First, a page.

Monday 20 July 2020 4:35 pm

Uber faces final Supreme Court appeal to argue drivers are not employees

Uber will tomorrow begin one final attempt to overturn a ruling that means it must treat its drivers as “workers” in what could be a landmark case for UK employment rights.

The ride-hailing app has already been defeated on the two previous occasions it has tried to challenge the ruling, which was first made in 2016.

Read more: Exclusive: Uber’s UK boss ‘optimistic’ it will win back London licence

In that case, the Employment Tribunal ruled in favour of 35 drivers led by James Farrar and Yaseen Aslam, who claimed that they were “workers” and should be entitled to  basic protections including the national minimum wage, holiday pay and protection against discrimination.

Uber will argue that it is not an employer but instead a platform or agent which connects self-employed drivers to passengers via its technology.

Under “worker” status, drivers still count as self-employed but will qualify for the basic protections outlined above.

Law firm Leigh Day, which is representing the drivers at the Supreme Court hearing, said that if Uber loses its appeal its drivers could be entitled to £12,000 in compensation on average, as well as basic protections.

The decision could have huge ramifications for the “gig economy”, with approximately 4.7m people in the UK employed under such contracts.

Nigel Mackay, a partner at Leigh Day, told City A.M.  he could see “no reason” why the Supreme Court would rule against the drivers.

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“There’s no reason why the Supreme Court should deviate from [the previous decision} and it‘s important they don’t because there has been such an explosion of gig economy businesses. 

“It’s likely that lots more people in the future will sign up to work through apps and so on. Employment law should protect that in the same way that everyone else is protected”.

Lawyers at Bates Wells, who are also representing the drivers, said that the case would hinge on whether “the written contract that Uber has with its drivers reflects the reality of its relationship with the drivers”.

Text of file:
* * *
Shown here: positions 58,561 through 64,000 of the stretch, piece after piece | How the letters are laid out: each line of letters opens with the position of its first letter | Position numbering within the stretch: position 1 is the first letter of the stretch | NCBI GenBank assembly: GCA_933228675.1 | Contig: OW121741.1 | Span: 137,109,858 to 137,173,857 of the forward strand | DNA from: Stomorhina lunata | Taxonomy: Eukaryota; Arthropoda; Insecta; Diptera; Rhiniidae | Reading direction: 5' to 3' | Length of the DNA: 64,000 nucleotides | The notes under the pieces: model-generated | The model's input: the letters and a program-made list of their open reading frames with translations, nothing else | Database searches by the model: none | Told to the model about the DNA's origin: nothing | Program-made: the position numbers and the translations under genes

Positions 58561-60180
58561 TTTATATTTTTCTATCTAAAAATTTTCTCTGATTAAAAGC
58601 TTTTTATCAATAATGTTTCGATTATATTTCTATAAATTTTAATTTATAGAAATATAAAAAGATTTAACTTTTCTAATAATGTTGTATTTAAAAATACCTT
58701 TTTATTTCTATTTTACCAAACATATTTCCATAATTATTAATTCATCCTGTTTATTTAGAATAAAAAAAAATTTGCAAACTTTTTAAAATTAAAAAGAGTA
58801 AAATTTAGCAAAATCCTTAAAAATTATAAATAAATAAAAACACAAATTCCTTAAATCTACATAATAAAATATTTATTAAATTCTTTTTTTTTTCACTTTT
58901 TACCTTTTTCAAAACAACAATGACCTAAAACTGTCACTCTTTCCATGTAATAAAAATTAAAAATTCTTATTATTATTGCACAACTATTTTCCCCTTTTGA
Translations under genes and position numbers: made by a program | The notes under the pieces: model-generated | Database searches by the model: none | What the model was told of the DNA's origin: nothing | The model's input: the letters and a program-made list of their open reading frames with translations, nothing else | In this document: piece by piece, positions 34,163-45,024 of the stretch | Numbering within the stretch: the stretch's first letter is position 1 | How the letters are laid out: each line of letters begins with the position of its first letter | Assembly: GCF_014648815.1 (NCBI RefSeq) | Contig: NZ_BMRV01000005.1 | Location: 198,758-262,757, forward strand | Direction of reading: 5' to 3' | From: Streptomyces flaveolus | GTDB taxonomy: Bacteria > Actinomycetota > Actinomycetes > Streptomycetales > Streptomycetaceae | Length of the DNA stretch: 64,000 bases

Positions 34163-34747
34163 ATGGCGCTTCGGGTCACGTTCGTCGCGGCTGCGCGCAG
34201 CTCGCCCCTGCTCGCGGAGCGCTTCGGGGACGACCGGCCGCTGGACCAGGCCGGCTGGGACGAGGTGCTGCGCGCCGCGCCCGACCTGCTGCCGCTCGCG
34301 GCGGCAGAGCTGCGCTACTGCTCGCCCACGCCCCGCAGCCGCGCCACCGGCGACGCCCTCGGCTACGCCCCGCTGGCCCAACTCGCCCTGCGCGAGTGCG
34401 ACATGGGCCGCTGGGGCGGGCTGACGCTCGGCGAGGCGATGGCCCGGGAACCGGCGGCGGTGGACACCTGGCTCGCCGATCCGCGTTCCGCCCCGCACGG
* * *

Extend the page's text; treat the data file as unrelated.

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Partner Paul Jennings said that in the Employment Tribunal ruling the judge accused Uber of using “twisted language” in its contractual documentation and a “high degree of fiction in the wording” of Uber’s contracts in the Court of Appeal case.

Commenting on the case, Jamie Heywood, Uber’s general manager for northern and eastern Europe, said: 

“The vast majority of drivers want to work independently, and over a number of years we’ve made significant changes to our app to offer more benefits with total flexibility. 

Read more: The City View: Jamie Heywood on Uber’s licensing battle

“Drivers can determine if, when and where they drive, but can also access free AXA insurance to cover sickness or injury, as well as maternity and paternity payments.”

Mackay told City A.M. that these new benefits “suggests that Uber understands that it has employment responsibilities to its drivers, but it but it wants to pick and choose the ones it gives them”.

He said: “The whole point of employment law is that there’s a base set of rights that everybody has to make sure that people don’t fall through the cracks. 

“It’s not enough to say ‘We’ll provide some insurances’. So I don’t think that helps Uber at all from a legal perspective”.

The decision is not expected for a number of months. In the meantime, Uber is also facing a battle over its license to operate in London, with its appeal now set for 14-17 September after the coronavirus prevented the case from being heard on 6 July.

Speaking to City A.M.’s podcast, Heywood said that he was “optimistic” that the firm would win back its license in the appeal.

Read more: Uber launches world’s first Uber Boat with Thames Clippers

Uber’s drivers also today launched another legal challenge in an attempt to work out how the firm’s algorithms pair drivers with ride requests.

The App Drivers and Couriers Union is seeking to make the firm more transparent about how the data it collects impacts drivers over fears of favouritism.

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